Carrots are the second most widely consumed root vegetable in the United States, according to the U.S. Census Bureau. Although potatoes may be the perennial favorite, carrots still have a lot to offer. These sweet, earthy vegetables are low in calories, a good source of fiber and incredibly versatile. They’re also packed with vitamins, making them an inexpensive – and far tastier – alternative to taking a multivitamin.
Video of the Day
Carrots don’t actually contain vitamin A, but they’re an excellent source of beta-carotene, the antioxidant carotenoid that your body can convert into vitamin A. This fat-soluble nutrient is important to immunity, organ function, eye health and visual acuity – it helps your eyes adjust in dimming light. One cup of raw, chopped carrots provides about 50 calories and 430 percent of the daily value for vitamin A, according to the U.S. Department of Agriculture. Cooked carrots are an even more concentrated source, with about 530 percent of the recommended daily value per cup.
Carrots are also an excellent source of vitamin K. Although your body can manufacture this fat-soluble nutrient from bacteria in your gut, you still need a small amount each day to protect against deficiency. Vitamin K is mainly required for blood to clot, but it’s also thought to play an important role in building and maintaining healthy bones. A 1-cup serving of raw chopped carrots provides 21 percent of the daily value for vitamin K, while a serving of cooked carrots delivers closer to 27 percent of the recommended daily value.
Carrots provide vitamin C too. This antioxidant nutrient plays an essential role in the production of the tissues that make up your blood vessels, bones, teeth, gums, muscle and skin. It also supports immune system function and helps your body absorb the iron in beans, grains and other plant-based foods. According to the USDA, a cup of chopped, raw carrots supplies about 13 percent of the daily value for vitamin C. Because the water-soluble vitamin is degraded by heat, however, cooked carrots are about 40 percent lower in vitamin C than the raw variety.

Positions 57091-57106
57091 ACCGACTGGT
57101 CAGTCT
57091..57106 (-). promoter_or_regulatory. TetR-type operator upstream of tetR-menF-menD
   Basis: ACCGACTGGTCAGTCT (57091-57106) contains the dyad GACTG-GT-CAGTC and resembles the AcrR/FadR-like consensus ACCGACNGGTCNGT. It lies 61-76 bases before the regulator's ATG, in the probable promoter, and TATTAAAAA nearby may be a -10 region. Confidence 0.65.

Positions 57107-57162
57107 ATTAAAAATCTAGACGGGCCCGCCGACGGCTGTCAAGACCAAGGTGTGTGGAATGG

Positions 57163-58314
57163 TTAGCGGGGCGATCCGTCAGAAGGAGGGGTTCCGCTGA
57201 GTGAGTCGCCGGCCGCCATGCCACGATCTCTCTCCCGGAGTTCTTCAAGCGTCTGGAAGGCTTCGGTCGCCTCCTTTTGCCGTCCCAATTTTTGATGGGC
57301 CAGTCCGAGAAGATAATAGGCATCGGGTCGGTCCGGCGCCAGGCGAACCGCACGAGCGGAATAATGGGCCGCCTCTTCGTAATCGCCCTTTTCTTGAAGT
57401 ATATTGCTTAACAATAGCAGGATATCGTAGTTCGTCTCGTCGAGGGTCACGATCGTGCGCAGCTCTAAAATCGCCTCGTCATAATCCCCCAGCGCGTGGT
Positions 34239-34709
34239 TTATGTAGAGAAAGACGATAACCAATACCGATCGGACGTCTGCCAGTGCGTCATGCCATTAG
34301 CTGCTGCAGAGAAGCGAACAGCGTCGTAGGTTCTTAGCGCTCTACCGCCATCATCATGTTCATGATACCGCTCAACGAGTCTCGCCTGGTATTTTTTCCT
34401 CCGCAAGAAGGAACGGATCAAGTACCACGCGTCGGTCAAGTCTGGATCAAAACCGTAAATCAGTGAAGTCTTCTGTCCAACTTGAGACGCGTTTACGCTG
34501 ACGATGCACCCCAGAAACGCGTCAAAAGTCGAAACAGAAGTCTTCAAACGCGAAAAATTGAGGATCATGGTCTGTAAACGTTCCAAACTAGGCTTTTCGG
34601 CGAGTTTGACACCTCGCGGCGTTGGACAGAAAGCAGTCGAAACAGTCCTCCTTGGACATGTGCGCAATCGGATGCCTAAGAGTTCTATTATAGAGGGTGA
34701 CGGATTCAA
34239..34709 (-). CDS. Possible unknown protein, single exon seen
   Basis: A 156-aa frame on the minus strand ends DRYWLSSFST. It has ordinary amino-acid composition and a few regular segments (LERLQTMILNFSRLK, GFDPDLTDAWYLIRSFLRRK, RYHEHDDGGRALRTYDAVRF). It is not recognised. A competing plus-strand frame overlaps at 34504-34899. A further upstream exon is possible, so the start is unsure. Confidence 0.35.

Including carrots in your diet will boost your intake of several important B vitamins. While these water-soluble nutrients are primarily responsible for helping your body convert carbohydrates, protein and fat into energy, they’re also involved in other processes – vitamin B-6 helps assemble amino acids into proteins, while thiamine supports nerve and brain function. A 1-cup serving of raw, chopped carrots provides 9 percent of the daily value for vitamin B-6 and 6 percent each of the daily values for thiamine, niacin and folate. As you might expect, cooked carrots are slightly lower in B vitamins.
Many of the health benefits associated with carrots come from the vegetable's high beta-carotene content. To maximize these benefits, it’s best to cook carrots and serve them with a small amount of fat. The vegetable’s beta-carotene becomes more accessible when its tough cell walls are slightly broken down, and fat helps your body absorb beta-carotene. Carrots that have been roasted or sauteed in olive oil make a heart-healthy side dish. Steamed carrots can be pureed and used to make a naturally sweet condiment for grilled fish or a rich, creamy soup.
- U.S. Census Bureau: Per Capita Utilization of Selected Commercially Produced Fruits and Vegetables: 1980 to 2009
- USDA National Nutrient Database: Carrots, Raw
- USDA National Nutrient Database: Carrots, Cooked, Boiled, Drained, Without Salt
- Office of Dietary Supplements: Vitamin A
- Linus Pauling Institute at Oregon State University: Vitamin K
- Office of Dietary Supplements: Vitamin C
- Wellness Foods A to Z: An Indispensable Guide for Health-Conscious Food Lovers; Sheldon Margen, M.D.